City Officials Press Residents to Recycle with Care
Cathy Basile & Alex Hall, 10-09-2018

Public Utilities and Community Outreach Coordinator Rebecca McCleary presents information at the "Community & Environmental Stewardship" meeting at Quirk Cultural Center on Aug. 11.
Stephen Mulé
The City of Cuyahoga Falls has recently been pushing residents to recycle responsibly in order to help maintain the city's curbside recycling program and keep costs down in light of some changes in recycling standards.

As far back as August 11th, the city hosted a community meeting entitled “Community & Environmental Stewardship,” in which Rebecca McCleary, Public Utilities and Community Outreach Coordinator, addressed responsible recycling, hazardous waste recycling, yard waste, and energy efficiency. Just a month afterward, the city distributed a press release entitled “City of Cuyahoga Falls Urges Residents to Recycle Responsibly,” and since then the Residential Recycle Guide has reappeared with utility bills reminding residents of what is and is not acceptable in curbside recycle bins.

According to the Sept. 5th press release, “due to national and international changes in recycling markets, new recycling quality standards have taken effect. City of Cuyahoga Falls Sanitation & Recycling customers are asked to help keep Cuyahoga Falls’ recycling program successful by recycling responsibly.” Indeed, thanks to a new policy in China that bans the importation of plastic waste, countries who sent such waste there must now manage it themselves or find other countries who will do so, which has dramatically driven up plastic waste export costs. Neighborhood Excellence, Communications and Community Outreach Department Director Kelli Crawford-Smith told the Falls Free Press that “the reason that we're trying so hard right now with this campaign … is to try and start driving costs back down.”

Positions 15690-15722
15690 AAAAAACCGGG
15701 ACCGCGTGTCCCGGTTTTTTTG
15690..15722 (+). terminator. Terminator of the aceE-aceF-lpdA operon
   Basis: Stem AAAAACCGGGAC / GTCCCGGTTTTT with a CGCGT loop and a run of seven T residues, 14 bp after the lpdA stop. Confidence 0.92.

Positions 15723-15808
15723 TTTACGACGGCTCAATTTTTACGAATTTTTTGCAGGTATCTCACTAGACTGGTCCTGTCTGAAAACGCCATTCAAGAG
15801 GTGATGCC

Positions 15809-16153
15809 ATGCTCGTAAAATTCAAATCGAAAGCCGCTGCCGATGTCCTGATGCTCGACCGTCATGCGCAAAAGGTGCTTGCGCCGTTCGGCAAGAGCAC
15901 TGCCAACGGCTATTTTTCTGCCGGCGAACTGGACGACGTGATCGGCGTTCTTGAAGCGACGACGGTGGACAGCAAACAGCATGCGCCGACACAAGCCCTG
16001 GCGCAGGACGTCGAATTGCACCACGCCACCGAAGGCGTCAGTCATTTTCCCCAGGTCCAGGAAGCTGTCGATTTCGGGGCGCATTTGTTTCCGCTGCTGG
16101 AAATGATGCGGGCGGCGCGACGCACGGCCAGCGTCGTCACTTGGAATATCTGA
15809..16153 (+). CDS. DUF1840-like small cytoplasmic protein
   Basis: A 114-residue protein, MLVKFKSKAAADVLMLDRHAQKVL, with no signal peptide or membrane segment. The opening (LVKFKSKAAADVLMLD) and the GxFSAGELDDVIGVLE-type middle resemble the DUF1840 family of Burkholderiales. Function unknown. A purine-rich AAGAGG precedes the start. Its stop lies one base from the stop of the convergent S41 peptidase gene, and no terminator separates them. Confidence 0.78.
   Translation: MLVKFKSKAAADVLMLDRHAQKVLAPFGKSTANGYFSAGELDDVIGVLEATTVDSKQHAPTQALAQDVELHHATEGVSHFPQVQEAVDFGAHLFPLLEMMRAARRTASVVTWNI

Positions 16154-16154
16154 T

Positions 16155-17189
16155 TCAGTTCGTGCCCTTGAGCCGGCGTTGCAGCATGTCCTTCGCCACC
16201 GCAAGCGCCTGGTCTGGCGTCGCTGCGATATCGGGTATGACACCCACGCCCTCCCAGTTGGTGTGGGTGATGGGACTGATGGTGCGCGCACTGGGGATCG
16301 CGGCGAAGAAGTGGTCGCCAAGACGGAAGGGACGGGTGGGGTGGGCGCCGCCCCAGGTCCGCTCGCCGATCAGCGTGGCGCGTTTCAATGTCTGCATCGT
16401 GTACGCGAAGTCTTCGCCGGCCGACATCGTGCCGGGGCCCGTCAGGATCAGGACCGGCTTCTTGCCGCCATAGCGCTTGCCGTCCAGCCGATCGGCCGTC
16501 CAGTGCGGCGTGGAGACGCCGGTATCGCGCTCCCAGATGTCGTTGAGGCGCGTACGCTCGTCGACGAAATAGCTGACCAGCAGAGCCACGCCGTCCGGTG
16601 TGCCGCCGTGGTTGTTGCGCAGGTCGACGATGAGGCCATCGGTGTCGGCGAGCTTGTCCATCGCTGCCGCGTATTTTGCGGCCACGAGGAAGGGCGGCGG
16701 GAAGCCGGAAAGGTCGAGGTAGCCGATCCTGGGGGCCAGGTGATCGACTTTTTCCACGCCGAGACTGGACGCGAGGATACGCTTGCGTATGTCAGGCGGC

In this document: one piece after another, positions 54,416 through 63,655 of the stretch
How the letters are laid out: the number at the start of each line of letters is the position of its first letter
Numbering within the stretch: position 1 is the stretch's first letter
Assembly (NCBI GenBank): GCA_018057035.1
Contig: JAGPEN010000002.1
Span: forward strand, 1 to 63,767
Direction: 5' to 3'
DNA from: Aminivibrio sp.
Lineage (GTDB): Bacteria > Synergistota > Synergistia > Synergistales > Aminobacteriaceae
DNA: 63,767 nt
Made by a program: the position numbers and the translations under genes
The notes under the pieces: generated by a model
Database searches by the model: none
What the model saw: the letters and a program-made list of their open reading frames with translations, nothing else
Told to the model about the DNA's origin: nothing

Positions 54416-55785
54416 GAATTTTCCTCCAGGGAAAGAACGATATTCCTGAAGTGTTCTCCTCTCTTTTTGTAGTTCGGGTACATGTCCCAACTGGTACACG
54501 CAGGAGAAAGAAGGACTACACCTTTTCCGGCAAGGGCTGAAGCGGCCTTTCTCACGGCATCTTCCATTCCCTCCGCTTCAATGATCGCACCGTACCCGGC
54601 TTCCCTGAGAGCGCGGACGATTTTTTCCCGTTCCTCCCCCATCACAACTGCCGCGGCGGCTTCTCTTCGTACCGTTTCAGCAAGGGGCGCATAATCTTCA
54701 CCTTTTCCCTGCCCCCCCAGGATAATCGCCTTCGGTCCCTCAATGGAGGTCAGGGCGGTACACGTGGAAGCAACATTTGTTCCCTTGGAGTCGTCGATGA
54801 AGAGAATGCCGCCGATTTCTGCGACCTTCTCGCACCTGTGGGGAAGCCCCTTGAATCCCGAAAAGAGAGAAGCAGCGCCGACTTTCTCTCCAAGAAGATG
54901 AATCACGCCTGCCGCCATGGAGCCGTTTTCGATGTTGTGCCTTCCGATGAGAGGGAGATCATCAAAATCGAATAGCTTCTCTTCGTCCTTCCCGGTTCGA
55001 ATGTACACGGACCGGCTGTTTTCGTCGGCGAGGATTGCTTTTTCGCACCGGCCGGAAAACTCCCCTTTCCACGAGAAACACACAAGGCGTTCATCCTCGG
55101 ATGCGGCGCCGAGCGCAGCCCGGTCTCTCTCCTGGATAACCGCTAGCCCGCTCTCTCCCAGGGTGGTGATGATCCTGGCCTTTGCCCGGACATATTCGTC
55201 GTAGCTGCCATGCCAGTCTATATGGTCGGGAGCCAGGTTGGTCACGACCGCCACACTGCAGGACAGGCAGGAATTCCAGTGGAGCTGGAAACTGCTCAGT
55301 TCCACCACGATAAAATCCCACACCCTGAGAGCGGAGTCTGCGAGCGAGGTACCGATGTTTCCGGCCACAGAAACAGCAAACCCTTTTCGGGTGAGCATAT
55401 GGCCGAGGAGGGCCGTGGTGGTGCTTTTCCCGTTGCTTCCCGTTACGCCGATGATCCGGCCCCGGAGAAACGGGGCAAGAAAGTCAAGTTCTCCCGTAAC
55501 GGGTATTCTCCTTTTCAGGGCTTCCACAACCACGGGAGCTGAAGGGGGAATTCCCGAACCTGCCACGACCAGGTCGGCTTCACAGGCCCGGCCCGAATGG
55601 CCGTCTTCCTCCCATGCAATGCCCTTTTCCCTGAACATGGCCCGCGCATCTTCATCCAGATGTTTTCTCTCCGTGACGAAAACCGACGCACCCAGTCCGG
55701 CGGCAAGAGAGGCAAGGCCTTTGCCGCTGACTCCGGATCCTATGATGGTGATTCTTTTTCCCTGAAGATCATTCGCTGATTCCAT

The campaign seeks to remind residents that acceptable items for recycling in curbside bins include plastic bottles and jugs, glass bottles and jars, and metal cans, all of which should be rinsed. Additionally, newspaper, office paper, and clean, dry cardboard (excluding pizza boxes) that has been flattened may be placed in the bins. Items such as styrofoam in any form, plastic bags, toys, food waste, yard waste, medical, or other wastes may contribute to rising costs if they are placed in curbside bins. Residents should also avoid bagging recyclables before placing in bins, as doing so keeps contents from being sorted and the bag itself is not acceptable in the bin, so the bag and its contents simply end up in the landfill despite the attempt to recycle.

Crawford-Smith reassures that “our intention is not to get rid of our recycling program, but what we do need to be cognizant of is the types of materials that are being recycled and what's being accepted.” If residents heed the warnings, then, the city's recycling program should remain cost-effective, and sustainable.

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